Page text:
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The U.S. Supreme Court and the Court System

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1 The U.S. Supreme Court and the Court System

2 The Structural Context of Court Behavior
Constitutional powers Article III (the Judicial Article) provides very little detail about the organization and operations of the judicial branch. Marbury v. Madison (1803) and the development of judicial review

3 The U.S. Court System: Organization and Jurisdiction
Dual court system There is one court system for the national government and one in each of the states. Most laws, legal disputes, and court decisions are located in the states. The most important political and constitutional issues eventually reach the federal courts.

4 Constitutional Provisions: Article III
The Supreme Court is the only court specifically mentioned in Article III of the Constitution. Congress was given the task of establishing “such inferior courts as the Congress may from time to time ordain and establish.” Article III specifies the jurisdiction of the federal courts.

5 Federal District Courts — Trial Courts of Original Jurisdiction
Most cases in the federal court system are first heard in one of the 94 district courts, and most of the business of the federal courts takes place at this level. Grand juries are used to indict a defendant in criminal cases. This is the only level of federal court that uses juries and witnesses. Some cases are heard by petit (trial) juries while some are heard by a judge (bench trial).

6 U.S. Courts of Appeal — Intermediate-level Courts of Appellate Jurisdiction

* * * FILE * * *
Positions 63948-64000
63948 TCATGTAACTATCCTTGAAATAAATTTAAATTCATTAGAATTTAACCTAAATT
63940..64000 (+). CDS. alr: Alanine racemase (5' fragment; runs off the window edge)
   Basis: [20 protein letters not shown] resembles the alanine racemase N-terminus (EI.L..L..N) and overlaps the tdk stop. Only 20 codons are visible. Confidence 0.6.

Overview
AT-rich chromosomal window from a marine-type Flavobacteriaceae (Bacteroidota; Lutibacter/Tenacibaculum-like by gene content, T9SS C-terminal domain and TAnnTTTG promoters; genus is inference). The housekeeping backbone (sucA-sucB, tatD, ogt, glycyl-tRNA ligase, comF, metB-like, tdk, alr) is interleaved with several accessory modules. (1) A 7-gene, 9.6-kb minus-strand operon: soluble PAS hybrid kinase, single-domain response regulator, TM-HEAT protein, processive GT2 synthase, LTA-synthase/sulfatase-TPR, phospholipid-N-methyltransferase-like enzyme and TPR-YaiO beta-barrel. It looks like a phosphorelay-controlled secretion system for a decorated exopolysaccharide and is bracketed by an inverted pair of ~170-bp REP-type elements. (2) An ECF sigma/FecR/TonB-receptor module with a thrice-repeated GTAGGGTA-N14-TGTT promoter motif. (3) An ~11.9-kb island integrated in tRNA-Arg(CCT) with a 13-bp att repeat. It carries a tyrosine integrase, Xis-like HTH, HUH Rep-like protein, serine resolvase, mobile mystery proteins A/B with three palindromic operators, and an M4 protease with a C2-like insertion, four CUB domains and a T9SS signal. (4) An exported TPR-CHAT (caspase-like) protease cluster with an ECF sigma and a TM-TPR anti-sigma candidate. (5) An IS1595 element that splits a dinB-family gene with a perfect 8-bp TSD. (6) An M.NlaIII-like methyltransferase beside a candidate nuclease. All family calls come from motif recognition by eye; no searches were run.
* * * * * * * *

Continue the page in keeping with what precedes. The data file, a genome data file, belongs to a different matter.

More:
Courts of appeal do not hear new cases; they hear only cases on appeal. The United States is divided into 12 geographic regions (circuits) to hear appeals from the district courts. There is also a thirteenth appeals court, called the U.S. Court of Appeals for the Federal Circuit, located in Washington, D.C.

7 U.S. District Courts The United States district courts are the trial courts of the federal court system. Within limits set by Congress and the Constitution, the district courts have jurisdiction to hear nearly all categories of federal cases, including both civil and criminal matters. Every day hundreds of people across the nation are selected for jury duty and help decide some of these cases.

8 There are 94 federal judicial districts, including at least one district in each state, the District of Columbia and Puerto Rico. Three territories of the United States -- the Virgin Islands, Guam, and the Northern Mariana Islands -- have district courts that hear federal cases, including bankruptcy cases. U.S. District Court for Statesboro

9 Procedure in the Courts of Appeal
Briefs Oral arguments New factual evidence cannot be introduced. Appeals are based on legal issues rather than facts. No witnesses are called or cross-examined. The panel issues a decision, often weeks or even months after the oral arguments. In important cases, the decision may be accompanied by a written opinion that explains the reasoning of the court. Decisions establish precedents that guide other judges; significance of stare decisis

10 U.S. Supreme Court A court of both original jurisdiction and appellate jurisdiction The size of the Court is determined by Congress; the number has been set at nine since 1869. The decisions and opinions of the Supreme Court become the most important sources of precedent on federal and constitutional questions for courts at all levels of jurisdiction.

11 Congress determines the appellate jurisdiction of the Supreme Court.
The Supreme Court serves as an appellate court for the federal appeals courts and for the highest courts of the states. Appellate jurisdiction is discretionary; the Supreme Court decides for itself whether to accept the case.